21.00.8 (dry)0.819.7916.8
31.00.6 (rainy)0.617.1514.5
41.00.5 (rainy)0.515.6513.3
51.00.4 (snowy)0.41411.9
61.00.3 (icy)0.312.1210.3
Table 4. Parameters of genetic programming (GP).
Table 4. Parameters of genetic programming (GP).
ParameterValue
Evolved individualsSAF δ
Genetic representationParse tree
Set of non-terminals (functions){+, -, *, /}
Set of terminals Variables pertinent to the state of the car, and their derivatives: lateral deviation (e, e’, ∫e), speed (V), steering angle (δ), lateral acceleration (a, a’) angular deviation (θ, θ), and a random constant (C)
Population size200 individuals
SelectionBinary tournament, ratio 0.1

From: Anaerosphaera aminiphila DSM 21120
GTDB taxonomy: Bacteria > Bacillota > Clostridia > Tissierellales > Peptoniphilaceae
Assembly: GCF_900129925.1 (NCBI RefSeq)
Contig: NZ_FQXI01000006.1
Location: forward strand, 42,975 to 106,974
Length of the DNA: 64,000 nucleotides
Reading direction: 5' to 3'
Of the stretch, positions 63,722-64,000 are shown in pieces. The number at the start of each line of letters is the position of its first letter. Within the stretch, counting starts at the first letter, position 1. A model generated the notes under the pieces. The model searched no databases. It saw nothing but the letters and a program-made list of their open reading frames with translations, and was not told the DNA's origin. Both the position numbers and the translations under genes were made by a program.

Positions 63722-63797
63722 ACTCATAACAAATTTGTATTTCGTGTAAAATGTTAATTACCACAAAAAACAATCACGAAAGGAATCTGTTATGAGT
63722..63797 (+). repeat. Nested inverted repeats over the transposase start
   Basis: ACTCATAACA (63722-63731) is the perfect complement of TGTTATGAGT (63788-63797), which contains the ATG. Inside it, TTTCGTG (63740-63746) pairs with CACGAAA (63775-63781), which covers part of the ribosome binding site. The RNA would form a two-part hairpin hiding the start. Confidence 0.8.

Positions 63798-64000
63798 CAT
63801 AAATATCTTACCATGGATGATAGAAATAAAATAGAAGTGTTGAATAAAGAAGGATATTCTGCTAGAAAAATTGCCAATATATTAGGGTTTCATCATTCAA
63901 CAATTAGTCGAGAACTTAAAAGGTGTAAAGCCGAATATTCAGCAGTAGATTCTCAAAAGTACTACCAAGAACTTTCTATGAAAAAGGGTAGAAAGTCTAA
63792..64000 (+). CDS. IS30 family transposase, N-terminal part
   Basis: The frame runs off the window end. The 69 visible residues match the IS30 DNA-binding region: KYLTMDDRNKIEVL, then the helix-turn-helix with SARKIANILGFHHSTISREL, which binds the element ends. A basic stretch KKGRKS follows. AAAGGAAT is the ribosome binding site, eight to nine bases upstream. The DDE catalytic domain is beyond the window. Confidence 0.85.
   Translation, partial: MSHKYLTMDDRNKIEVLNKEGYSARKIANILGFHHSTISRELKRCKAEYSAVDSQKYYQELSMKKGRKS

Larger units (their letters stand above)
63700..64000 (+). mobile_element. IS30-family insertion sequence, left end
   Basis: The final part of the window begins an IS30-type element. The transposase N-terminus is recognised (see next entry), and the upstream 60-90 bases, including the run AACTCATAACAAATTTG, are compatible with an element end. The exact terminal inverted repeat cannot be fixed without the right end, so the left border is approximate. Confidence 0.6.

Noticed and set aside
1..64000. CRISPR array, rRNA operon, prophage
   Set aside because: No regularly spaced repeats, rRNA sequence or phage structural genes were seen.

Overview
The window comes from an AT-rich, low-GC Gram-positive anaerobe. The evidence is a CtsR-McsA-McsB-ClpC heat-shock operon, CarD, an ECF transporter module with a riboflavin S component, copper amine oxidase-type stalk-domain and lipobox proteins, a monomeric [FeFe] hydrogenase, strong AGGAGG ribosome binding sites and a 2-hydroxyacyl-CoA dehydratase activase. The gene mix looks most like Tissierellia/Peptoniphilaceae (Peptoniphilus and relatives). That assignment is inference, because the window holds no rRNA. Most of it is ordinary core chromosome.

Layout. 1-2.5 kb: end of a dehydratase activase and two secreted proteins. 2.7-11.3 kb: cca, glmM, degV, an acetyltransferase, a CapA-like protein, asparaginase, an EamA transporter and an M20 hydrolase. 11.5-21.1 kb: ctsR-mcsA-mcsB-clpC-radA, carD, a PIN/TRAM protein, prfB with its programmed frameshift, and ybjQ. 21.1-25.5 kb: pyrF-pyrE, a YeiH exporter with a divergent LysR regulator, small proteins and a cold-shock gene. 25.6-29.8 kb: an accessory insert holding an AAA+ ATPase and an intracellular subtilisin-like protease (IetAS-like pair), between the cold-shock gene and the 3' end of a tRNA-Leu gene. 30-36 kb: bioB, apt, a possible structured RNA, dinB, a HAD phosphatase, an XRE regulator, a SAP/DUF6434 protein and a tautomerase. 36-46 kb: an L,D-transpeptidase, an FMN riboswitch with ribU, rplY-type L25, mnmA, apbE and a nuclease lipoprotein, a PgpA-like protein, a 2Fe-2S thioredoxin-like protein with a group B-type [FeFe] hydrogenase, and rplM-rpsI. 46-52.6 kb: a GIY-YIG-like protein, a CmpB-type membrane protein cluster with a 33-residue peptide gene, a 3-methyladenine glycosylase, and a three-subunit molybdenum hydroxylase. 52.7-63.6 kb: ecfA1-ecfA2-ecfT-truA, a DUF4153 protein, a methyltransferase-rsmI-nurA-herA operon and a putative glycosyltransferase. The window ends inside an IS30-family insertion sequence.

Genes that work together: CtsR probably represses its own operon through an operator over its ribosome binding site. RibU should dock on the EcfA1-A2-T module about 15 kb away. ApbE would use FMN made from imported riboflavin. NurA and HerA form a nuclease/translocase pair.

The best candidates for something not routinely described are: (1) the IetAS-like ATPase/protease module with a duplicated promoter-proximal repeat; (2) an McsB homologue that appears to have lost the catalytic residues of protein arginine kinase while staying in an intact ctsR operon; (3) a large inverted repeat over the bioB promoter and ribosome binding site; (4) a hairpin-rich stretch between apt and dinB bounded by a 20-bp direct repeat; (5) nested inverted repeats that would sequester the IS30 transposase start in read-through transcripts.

ElitismBest 4 individuals
CrossoverSingle point, random, ratio 0.9
MutationSingle point, random, ratio 0.05
Fitness valueSum of (i) the area under the trajectory of the car around the center of the lane and (ii) the average of its lateral velocity.
Termination criteria(#Generations >200) or (no improvement of fitness during 16 consecutive generations)
Table 5. Best performing steering controllers.
Table 5. Best performing steering controllers.
#Road ConditionOverall Friction µController
PD, δ = k1 e + k*2 e’PID, δ = k1 e + k*2 e’ + k3 ∫ e dtGP-RMEP, an Arbitrary SAF δ (e, e’, ∫e, V, δ, a, a’, θ, θ, C)
Values of k1 and k*2Fitness ValueValues of k1, k*2 and k3 Fitness ValueFitness Value
110.1145, 3.3786220.3079, 1.677, 0.067511498
20.80.271, 1.6776360.2472, 2.244, 0.012526545
30.60.2472, 1.8666610.229, 2.055, 0.0321546430
40.50.1864, 2.2446870.113, 2.433, 0.048584373